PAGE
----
Exploring the Manifestation of Examination Stress and Stress Resilience in Undergraduate Medical Students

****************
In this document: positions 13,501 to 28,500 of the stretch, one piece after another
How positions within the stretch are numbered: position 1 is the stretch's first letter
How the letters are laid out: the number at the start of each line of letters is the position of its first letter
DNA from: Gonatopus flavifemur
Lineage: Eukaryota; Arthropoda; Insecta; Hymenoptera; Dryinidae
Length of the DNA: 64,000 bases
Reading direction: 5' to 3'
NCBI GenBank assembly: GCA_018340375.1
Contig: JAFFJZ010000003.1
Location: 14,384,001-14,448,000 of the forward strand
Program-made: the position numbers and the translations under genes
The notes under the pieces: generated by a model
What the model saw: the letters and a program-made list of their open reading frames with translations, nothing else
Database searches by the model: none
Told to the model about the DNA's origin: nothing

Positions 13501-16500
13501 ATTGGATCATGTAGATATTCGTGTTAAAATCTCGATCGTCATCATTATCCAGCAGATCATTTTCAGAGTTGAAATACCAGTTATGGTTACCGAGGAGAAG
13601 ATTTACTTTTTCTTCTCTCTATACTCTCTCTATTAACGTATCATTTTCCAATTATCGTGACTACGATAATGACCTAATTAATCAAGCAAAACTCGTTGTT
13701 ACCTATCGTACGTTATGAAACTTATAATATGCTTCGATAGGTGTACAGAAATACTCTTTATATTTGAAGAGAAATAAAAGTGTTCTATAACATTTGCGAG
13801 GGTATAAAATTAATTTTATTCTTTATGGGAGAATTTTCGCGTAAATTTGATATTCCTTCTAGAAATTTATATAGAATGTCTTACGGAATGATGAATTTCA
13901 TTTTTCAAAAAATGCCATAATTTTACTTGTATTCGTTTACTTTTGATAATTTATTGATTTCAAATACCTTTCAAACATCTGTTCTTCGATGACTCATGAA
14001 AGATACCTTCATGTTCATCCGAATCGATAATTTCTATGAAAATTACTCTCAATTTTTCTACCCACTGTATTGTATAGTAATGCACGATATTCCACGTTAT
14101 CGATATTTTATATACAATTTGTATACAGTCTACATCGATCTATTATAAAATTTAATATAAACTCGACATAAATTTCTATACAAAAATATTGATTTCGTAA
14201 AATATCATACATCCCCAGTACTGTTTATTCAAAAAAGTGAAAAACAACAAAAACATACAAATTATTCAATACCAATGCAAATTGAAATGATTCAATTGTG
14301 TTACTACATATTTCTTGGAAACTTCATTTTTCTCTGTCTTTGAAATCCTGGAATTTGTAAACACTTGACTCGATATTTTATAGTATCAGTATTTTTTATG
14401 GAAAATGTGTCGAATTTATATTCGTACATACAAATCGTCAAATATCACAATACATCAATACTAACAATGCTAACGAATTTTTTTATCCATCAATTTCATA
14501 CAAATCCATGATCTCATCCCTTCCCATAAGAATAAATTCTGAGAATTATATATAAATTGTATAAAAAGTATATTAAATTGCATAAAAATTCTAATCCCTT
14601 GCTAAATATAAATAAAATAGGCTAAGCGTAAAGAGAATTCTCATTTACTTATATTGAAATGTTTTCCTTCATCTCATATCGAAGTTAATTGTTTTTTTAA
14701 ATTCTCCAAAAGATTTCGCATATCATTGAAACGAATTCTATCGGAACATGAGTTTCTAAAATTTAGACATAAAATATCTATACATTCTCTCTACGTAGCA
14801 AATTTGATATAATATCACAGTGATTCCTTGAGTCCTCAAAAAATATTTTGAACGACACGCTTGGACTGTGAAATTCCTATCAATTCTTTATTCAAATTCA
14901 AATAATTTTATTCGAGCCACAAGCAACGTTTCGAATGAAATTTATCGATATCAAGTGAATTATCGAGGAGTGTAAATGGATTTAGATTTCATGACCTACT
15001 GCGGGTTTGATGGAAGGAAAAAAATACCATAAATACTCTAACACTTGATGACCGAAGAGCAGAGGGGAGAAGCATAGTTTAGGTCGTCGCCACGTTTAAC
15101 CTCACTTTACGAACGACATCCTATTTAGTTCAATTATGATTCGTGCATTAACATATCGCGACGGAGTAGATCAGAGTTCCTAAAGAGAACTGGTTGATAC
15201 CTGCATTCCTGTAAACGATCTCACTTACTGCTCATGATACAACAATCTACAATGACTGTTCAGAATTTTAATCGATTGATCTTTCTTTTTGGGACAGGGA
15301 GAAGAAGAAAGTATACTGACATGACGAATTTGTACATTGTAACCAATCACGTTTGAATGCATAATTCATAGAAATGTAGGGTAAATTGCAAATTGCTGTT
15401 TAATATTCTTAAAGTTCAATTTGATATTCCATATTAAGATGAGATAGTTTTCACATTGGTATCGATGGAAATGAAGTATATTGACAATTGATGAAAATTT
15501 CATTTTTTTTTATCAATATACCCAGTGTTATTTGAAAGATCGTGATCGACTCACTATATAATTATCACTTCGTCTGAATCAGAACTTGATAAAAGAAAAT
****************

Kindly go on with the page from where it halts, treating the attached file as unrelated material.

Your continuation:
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University students, and in particular medical students, often experience stress in the context of education and examination. Experiencing stress can have detrimental effects on mood, QoL and academic performance, and can even put students at risk of developing stress-related psychopathologies such as burn-out. The current paper will describe preliminary findings from a multi-year research project that aims to better understand the manifestation of exam stress, and the neurobiological factors underlying stress resilience, in the population of undergraduate medical students. This project involves the ambulatory, real-life recording of physiological and psychological indicators of stress over the course of an exam week and control week, by implementing wearable biosensors capable of recording physiological data, in combination with short daily surveys. Furthermore, the project implements a novel framework for understanding the neurological basis of stress resilience, by investigating if patterns of large-scale neural network activity under acute stress can predict individual differences in real-life stress reactivity. In addition, standardized tests for various domains of cognitive ability are used in this project to investigate potential stress-induced decrements in exam performance. The current paper aims to acquire initial validation of the methods used in our project, and to identify possible methodological problems. The current results indicate that exam weeks induce substantial increases in subjective measures of stress. However, the physiological measures (heart rate, skin conductance levels and cortisol) produced less straightforward results. Factors that could potentially explain this are discussed in detail. Furthermore, exploratory imaging results (fMRI) from a very limited sample indicate distinct changes in neural network activity under acute stress. Finally, some interesting results were obtained from the behavioral tests for cognitive ability, but their implications are limited due to the small sample size.
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